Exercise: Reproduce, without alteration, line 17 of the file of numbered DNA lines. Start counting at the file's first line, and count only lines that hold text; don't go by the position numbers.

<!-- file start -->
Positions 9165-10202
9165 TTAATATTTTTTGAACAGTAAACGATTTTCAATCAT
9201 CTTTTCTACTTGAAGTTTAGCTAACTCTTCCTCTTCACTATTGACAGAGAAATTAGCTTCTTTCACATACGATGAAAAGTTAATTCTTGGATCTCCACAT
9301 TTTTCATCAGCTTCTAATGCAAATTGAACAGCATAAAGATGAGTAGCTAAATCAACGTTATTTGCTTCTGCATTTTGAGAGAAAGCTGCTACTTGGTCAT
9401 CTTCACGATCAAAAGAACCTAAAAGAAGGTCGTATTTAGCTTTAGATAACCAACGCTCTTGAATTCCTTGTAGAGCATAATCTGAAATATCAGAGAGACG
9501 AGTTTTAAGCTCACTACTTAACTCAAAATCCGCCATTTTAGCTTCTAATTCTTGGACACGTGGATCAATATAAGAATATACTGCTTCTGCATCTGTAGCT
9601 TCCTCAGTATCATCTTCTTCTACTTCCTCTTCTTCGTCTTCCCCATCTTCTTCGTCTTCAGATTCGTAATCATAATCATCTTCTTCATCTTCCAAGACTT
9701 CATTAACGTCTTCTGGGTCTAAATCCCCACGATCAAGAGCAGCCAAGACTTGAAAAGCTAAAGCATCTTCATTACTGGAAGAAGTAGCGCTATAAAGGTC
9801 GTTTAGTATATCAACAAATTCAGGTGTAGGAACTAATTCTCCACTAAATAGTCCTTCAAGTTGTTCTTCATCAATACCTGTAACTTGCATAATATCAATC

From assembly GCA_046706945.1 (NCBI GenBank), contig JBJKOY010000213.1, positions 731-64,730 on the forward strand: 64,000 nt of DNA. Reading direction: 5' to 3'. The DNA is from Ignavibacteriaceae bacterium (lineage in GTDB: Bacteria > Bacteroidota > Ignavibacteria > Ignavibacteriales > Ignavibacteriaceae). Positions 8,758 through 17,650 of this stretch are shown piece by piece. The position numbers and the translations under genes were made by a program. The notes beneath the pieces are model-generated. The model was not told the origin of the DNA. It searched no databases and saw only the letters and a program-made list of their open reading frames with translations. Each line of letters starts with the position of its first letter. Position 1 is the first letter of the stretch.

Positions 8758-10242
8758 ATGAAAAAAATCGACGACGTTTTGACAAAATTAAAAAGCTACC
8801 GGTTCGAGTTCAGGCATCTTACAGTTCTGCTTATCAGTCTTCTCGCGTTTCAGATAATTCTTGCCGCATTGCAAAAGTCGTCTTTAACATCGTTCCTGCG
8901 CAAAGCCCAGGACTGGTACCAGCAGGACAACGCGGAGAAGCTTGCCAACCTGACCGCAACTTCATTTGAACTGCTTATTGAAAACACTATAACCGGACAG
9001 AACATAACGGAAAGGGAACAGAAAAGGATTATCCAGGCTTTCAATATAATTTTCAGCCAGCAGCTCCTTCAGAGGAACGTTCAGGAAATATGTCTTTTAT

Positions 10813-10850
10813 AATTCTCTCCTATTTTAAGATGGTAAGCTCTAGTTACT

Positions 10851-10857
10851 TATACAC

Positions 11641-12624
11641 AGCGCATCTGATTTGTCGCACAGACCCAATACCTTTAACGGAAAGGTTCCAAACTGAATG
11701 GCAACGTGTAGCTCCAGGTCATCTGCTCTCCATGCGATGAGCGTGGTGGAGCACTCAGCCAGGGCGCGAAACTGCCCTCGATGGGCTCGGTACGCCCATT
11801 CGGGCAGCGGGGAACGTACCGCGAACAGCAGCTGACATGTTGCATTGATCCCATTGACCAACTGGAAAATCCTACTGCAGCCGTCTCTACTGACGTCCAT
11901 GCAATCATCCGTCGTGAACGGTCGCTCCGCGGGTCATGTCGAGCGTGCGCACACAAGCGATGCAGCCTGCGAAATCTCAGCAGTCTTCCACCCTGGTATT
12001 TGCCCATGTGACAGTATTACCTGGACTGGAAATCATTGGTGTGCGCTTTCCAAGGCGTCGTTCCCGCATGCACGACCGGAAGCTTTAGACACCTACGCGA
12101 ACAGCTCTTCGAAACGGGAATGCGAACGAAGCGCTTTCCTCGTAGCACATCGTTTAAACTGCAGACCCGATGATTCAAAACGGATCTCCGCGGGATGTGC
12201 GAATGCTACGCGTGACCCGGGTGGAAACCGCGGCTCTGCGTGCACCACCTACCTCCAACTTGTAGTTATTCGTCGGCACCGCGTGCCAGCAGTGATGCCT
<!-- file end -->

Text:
10813 AATTCTCTCCTATTTTAAGATGGTAAGCTCTAGTTACT